Baja California Treefrogs eat a wide variety of invertebrates, including a high percentage of flying insects. Tadpoles are suspension feeders, eating a variety of prey including algaes, bacteria, protozoa and organic and inorganic debris.
In the Santa Monica Mountains and Simi Hills, mating and egg-laying generally occur from November until July. Males first migrate from their moist terrestrial habitats to wetland breeding areas. There they make their advertisement calls which, in turn, attract more males, then eventually females. Egg-laying takes place in slow streams, permanent, seasonal and artificial ponds, reservoirs, natural and roadside ditches, marshes, shallow vegetated wetlands, and wet meadows. Females lay on average between 400-750 eggs in small, loose, irregular clusters of 10-80 eggs each. Egg clusters are attached to sticks, stems, or grass in quiet shallow water. The eggs hatch in two to three weeks. Eggs appear to be resistant to the negative effects of solar UV-B radiation and even to increased water acidification.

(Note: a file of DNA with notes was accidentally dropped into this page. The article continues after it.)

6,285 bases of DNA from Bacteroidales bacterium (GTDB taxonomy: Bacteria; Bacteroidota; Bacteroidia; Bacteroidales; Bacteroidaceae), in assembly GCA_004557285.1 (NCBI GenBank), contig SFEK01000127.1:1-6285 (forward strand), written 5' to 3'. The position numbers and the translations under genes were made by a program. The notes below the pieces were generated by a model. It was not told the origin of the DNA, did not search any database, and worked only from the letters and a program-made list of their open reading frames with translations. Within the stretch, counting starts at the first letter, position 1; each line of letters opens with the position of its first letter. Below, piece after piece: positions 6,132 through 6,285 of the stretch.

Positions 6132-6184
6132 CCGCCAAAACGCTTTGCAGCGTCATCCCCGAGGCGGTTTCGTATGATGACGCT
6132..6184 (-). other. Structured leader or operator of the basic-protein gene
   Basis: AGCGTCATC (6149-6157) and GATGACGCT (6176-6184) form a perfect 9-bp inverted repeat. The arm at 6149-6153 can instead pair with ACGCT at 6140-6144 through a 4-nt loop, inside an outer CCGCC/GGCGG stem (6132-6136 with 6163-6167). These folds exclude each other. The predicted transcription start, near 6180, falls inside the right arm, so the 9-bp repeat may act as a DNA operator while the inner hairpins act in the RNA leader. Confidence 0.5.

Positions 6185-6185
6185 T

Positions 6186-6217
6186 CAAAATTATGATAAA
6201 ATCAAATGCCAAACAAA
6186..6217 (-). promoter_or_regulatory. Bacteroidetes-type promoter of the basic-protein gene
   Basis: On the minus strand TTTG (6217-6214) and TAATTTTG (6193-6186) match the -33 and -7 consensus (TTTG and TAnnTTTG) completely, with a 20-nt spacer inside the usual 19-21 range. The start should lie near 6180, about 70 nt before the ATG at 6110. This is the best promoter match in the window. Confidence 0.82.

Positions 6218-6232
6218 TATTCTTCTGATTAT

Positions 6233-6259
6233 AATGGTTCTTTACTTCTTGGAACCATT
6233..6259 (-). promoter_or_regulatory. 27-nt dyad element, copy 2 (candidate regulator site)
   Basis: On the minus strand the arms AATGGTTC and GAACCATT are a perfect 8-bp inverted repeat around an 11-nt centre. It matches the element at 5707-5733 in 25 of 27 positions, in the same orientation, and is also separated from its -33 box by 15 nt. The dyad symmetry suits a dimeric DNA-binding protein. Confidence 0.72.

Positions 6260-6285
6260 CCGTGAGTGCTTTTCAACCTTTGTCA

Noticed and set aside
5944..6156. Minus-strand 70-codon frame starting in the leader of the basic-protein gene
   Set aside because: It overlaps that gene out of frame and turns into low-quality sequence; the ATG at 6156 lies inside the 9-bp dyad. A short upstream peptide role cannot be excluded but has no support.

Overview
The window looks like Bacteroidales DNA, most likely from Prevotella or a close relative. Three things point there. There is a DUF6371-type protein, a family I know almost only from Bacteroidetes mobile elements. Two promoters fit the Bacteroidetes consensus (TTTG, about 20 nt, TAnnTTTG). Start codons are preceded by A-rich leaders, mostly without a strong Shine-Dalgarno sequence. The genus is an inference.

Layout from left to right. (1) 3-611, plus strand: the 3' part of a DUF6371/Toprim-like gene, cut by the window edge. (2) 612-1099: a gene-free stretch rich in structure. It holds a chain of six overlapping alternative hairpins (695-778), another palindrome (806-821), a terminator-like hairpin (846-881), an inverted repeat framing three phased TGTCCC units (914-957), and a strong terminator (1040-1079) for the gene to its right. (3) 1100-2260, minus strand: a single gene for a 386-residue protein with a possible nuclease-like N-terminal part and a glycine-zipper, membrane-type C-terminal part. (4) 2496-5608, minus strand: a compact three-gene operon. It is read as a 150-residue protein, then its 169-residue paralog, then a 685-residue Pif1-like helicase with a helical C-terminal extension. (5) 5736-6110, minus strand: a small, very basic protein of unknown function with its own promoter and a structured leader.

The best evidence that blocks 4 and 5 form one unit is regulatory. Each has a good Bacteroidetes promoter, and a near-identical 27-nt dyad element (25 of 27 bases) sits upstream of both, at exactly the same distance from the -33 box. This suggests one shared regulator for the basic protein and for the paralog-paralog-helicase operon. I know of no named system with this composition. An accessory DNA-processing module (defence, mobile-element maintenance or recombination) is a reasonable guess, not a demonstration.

Large schools of tadpoles often feed in shallow water, aggregating for thermoregulation and to avoid predation. Tadpoles are blackish to dark brown, and grow to less than 2 inches in length before metamorphosis. Tadpoles enter metamorphosis in about 2 months, around June to late August. When in the process of metamorphosis, many tadpoles are often seen in aggregations at the edge of a pond. Juvenile treefrogs may either stay and spend the winter, or disperse to nearby sites.
Though there are no significant conservation concerns for this species in California, tadpoles are sensitive to nitrites and excess nitrite concentrations from agricultural and urban runoff. The park's aquatic amphibian monitoring program has also shown a decrease in Baja California Treefrog abundance in streams that are also occupied by non-native crayfish.